Resin table tops make good displays for pictures, trinkets or newspaper clippings. To make a do-it-yourself resin table top, glue or place objects in a pattern onto a plywood or MDF table top, then pour a polyester resin to seal the objects and create a hard surface. MDF is Medium Density Fiberboard, which is made from compressed wood fibres. It has a smooth surface and is often used in furniture making. Resin table tops are often found in restaurants and bars due to their durability. Use your imagination to create interesting items and designs to embed in the table top.
- Skill level:
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Things you need
- Wood trim or polythene strips
- Table saw
- Wood glue
- Table top
- Pneumatic nail gun
- Glue gun
- Box large and deep enough to enclose the table top without touching the resin
- Black paint
- Foam paintbrush
- Découpage paste
- Paper clippings, pictures, buttons or other trinkets
- Polyester resin
- Hardening catalyst
- Small bucket
- Stir stick
- Mylar sheeting large enough to cover the table top
- Round over router but and router
- Buffing cloth
- Stain or paint
Cut wood trim or polythene strips to apply to the side of the table to make a barrier for the resin. Use polythene strips if you want the resin to be exposed on the side of the table after curing.
Apply wood glue down the length of the strips, and then attach them to the table top with a pneumatic nail gun.
Turn the table over and run a glue gun over all of the seams.
Paint the box with black paint and set it aside to dry.
Turn the table right side up and place a level on it to make sure it is flat.
Cover the entire wood surface with a coat of découpage paste using a foam paintbrush. Apply découpage paste to the back of any pictures or clippings and place them onto the table top. Cover the tops of the pictures or clippings with the découpage paste. Place any other items on the table top, and arrange them to suit your design. Allow the découpage paste to dry until it becomes clear. It should be dry to the touch.
Determine how much resin you need for your project. To calculate how much resin you need, measure the top and one side in inches, then multiply these two dimensions together. For example, if a table top measures 30 by 30 inches, then it covers 900 square inches (30 x 30 = 900). Next, multiply that total area by the thickness you want for the table. If the table top will be one-half inch thick, multiply 0.5 by 900 to equal a volume of 450 cubic inches. One gallon of resin equals 231 cubic inches. Divide your cubic-inch measurement by 231 cubic inches to calculate how much resin you need. You would need to purchase 2 gallons of resin for this project (450 / 231 = 1.95 gallons).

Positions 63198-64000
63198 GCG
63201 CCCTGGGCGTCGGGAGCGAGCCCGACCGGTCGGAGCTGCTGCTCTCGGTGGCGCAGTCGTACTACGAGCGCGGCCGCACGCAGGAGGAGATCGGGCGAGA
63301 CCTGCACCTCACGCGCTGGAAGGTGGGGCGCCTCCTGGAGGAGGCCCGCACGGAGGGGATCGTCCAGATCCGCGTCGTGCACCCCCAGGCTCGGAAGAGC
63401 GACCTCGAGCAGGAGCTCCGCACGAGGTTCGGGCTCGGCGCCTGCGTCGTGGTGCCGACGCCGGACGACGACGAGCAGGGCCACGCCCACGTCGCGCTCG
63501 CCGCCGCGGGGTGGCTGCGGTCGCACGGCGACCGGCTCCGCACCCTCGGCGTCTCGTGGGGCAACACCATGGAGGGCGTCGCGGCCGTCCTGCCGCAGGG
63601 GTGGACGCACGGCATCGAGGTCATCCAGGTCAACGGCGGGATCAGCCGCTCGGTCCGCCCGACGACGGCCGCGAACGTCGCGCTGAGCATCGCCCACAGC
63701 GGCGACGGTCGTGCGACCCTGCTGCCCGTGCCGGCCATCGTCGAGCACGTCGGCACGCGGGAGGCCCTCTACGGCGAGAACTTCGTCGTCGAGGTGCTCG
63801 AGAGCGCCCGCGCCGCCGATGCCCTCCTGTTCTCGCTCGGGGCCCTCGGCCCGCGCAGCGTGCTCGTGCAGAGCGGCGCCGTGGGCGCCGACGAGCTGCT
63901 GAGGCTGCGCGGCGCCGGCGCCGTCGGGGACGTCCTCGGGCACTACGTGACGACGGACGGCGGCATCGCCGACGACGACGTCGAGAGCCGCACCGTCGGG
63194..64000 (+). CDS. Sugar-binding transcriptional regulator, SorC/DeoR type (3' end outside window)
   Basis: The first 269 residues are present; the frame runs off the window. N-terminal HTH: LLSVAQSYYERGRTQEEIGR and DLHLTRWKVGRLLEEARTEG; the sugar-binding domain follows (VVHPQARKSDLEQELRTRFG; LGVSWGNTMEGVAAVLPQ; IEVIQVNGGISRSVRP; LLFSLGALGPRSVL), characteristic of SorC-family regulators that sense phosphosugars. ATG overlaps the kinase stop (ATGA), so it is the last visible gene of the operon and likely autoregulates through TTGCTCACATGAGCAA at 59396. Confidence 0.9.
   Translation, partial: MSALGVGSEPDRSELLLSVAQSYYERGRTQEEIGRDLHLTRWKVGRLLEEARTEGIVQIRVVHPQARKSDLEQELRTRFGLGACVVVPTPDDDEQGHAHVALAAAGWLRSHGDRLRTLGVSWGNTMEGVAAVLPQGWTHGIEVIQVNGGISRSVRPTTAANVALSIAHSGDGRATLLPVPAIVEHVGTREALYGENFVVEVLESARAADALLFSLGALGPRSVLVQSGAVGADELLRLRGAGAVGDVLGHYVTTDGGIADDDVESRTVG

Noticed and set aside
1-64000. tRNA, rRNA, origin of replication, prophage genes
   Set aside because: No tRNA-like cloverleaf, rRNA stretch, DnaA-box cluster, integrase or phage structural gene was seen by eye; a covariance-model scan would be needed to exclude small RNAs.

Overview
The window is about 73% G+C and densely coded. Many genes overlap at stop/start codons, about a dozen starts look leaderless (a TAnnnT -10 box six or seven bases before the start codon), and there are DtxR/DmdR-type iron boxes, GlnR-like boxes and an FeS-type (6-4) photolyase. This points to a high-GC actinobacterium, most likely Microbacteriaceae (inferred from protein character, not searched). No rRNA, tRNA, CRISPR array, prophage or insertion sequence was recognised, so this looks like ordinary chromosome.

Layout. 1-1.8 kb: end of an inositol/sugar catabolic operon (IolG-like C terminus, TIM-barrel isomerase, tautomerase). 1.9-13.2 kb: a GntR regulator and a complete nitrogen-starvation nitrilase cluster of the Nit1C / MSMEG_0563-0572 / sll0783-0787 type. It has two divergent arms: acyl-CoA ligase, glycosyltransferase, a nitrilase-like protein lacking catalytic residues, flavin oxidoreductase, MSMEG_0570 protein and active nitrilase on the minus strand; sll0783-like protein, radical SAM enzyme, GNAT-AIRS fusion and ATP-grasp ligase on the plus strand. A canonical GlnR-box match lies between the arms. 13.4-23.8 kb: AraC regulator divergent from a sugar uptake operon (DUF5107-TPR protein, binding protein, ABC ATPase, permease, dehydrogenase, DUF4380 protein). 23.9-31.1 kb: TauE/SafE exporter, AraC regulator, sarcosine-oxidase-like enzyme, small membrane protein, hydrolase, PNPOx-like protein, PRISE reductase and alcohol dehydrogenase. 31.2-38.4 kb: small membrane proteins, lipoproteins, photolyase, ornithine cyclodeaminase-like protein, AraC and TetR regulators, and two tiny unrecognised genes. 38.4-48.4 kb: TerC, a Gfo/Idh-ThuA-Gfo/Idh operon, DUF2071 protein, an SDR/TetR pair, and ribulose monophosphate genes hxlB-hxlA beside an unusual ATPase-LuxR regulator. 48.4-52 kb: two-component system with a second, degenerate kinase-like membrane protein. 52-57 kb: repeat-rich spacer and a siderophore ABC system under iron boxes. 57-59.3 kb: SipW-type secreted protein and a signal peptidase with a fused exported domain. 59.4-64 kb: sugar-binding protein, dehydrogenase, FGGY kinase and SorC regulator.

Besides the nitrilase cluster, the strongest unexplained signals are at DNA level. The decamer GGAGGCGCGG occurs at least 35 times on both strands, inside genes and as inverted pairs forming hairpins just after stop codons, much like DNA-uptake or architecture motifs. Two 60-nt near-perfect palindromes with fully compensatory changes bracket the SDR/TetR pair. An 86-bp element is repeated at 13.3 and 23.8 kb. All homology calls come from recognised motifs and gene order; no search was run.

Mix your resin and hardening catalyst with a stir stick into a small bucket, according to manufacturer directions. Mix one half-gallon for the first pour. This project will require four layers of resin, each one mixed and poured separately.
Pour the first layer of resin over the tabletop, and allow the liquid to self-level. Use a stir stick to push it into the corners of it does not flow that way by itself. Cover the table top with the black box, and allow the resin to gel for one hour.
Mix the second batch of resin according to manufacturer directions. Typically, less catalyst is needed in this and subsequent batches because of the heat generated from the first pour. Pour the resin over the table top. Cover the table top with the box, and allow the resin to gel for one hour.
Mix the third batch of resin according to manufacturer directions. Pour the resin over the table top. Cover the resin with the black box and allow it to harden completely in a warm, well-ventilated space for two to three days. Do not test the resin with a fingertip to check if it has hardened; use a stir stick in an inconspicuous location such as a far corner.
Mix a fourth batch of resin according to manufacturer directions. Pour the resin over the tabletop, and spread it with a stir stick, as this forth pour will not self-level. Cover the wet resin with Mylar sheeting to give it a glass-smooth finish. Cover the resin with the black box, and allow it to harden in a warm, well-ventilated place for two to three days.
Remove the polythene strips if you want the sides of the resin to be exposed. Round the sides with a round-over router bit. Buff the sides to make the resin shine. If you used wood trim, paint or stain the trim to your desired finish.
Tips and warnings
- The black box will help keep heat in the area to hearden the resin.
- Perform all steps in a well-ventilated area.
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